Gary Taylor: Fright-film reality is just a tiny step away

The Kyoto Protocol has finally come into force. After years of debate among all the nations of the world, some of them at least have committed to joint action.

The protocol puts binding targets for reducing greenhouse gases on developed countries, including New Zealand. Yet all acknowledge the protocol will not stop global warming.

It is simply a first but important step. It shows that most nations agree we have a big problem and that something should be done about it.

Although there are uncertainties, the science of climate change can no longer be denied.

The recently-released Impacts of a Warming Arctic: Arctic Climate Impact Assessment predicts the likely extinction of the polar bear and loss of the ancient culture and lifestyle of thousands of Inuit peoples.

The Inuit culture relies on the summer harvest at the edge of the ice, as does the polar bear.

This major study, conducted by scientists in Canada, the United States, Russia and Nordic Europe, says, because of global warming caused by human activities elsewhere, this sentinel ecosystem is on the verge of irreversible change that may have these tragic results.

The study findings are that global warming is happening in the Arctic at twice the rate of the world average and that, given likely scenarios of future global emissions and resulting warming, the loss of summer sea ice could be total as soon as 2070.

Over the next 100 years, Arctic temperatures are likely to increase between 4 and 7 degrees. This will force more warming across the planet’s atmosphere as the white, reflective ice is replaced by heat-absorbing darker land and ocean surfaces.

This study puts a human face on the risks of the unprecedented experiment that mankind is conducting with planet Earth. Emissions of greenhouses gases, mostly from fossil fuels from human activities, are resulting in the accumulation of heat-trapping gases in Earth’s atmosphere at levels not seen for hundreds of thousands of years.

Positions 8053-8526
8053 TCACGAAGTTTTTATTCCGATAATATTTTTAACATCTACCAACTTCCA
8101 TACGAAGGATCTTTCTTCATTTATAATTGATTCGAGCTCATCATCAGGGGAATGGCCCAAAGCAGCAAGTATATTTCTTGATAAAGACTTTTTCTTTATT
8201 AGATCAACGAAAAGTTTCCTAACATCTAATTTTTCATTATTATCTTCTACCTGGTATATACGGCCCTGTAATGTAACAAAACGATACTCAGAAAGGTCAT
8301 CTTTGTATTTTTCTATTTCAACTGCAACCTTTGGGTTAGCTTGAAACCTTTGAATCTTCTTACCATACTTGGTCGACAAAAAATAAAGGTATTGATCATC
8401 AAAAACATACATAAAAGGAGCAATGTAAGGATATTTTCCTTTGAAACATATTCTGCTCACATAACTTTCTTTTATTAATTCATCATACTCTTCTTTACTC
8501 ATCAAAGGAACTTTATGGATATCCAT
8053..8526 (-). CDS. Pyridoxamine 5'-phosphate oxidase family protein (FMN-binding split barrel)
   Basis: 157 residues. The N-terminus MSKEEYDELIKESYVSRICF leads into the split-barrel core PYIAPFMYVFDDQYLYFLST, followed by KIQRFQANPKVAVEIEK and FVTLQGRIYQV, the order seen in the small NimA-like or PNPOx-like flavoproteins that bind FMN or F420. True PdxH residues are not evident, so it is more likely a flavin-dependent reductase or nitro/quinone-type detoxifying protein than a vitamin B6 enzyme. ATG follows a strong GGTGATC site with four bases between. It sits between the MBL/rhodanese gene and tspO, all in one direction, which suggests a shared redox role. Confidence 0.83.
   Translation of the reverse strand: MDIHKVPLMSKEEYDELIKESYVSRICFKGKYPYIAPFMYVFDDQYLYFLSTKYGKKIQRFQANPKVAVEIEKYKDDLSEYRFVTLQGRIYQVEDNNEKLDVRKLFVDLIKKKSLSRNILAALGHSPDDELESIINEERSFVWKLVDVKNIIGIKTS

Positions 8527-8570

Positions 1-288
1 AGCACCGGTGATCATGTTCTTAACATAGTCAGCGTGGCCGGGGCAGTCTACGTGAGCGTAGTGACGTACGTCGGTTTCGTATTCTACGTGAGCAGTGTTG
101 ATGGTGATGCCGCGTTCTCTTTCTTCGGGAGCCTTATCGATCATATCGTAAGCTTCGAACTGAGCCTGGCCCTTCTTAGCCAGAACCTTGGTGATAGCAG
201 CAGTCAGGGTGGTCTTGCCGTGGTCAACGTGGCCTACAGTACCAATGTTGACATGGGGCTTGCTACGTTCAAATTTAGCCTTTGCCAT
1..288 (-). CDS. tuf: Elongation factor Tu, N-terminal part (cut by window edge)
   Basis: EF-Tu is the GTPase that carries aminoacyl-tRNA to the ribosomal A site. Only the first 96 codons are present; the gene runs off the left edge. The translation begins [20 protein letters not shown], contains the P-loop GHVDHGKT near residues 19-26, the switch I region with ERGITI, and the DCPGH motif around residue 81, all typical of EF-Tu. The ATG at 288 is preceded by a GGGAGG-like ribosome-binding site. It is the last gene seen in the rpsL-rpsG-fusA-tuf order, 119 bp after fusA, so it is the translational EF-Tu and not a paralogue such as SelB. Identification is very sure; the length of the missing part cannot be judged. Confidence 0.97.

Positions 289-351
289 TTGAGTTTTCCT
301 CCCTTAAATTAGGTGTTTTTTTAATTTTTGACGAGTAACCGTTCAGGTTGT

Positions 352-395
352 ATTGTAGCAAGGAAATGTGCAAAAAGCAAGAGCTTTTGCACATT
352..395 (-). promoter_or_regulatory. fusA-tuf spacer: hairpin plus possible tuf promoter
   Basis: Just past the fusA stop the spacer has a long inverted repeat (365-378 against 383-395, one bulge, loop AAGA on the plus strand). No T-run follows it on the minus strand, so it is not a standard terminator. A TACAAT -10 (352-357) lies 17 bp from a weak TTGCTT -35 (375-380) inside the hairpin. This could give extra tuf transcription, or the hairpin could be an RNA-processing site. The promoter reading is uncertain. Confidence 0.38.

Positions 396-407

The rate of increase of these gases, from industrialised countries and the developing world, is unprecedented.

Other studies show we are perilously close to possibly triggering an irreversible melting of the Greenland ice sheet that would commit the globe to a sea-level rise of about 7m over time. Still more research into the rate of melting of the Antarctic demonstrates that there are clear signs of the huge ice shelf melting more rapidly than previously anticipated.

More immediate are the possibilities of crop failures and food poverty for many millions in the Indian subcontinent, or the progressive die-off of the Amazon rainforest, or the oceans turning acid or the Gulf Stream stopping.

These are not just the stuff of disaster movies: they are real possibilities with real consequences even in our part of the world.

At the Environmental Defence Society’s Climate Change and Business Conference held in Auckland last November, we heard from a West Australian farmer who told us cropping in that part of the region was close to collapse because of droughts. He called for urgent action on climate change from his Government.

Recently I met representatives of the South Australian wine industry who are deeply concerned about the impact of climate change on the Barossa Valley. In New Zealand, we are already experiencing more extreme weather events.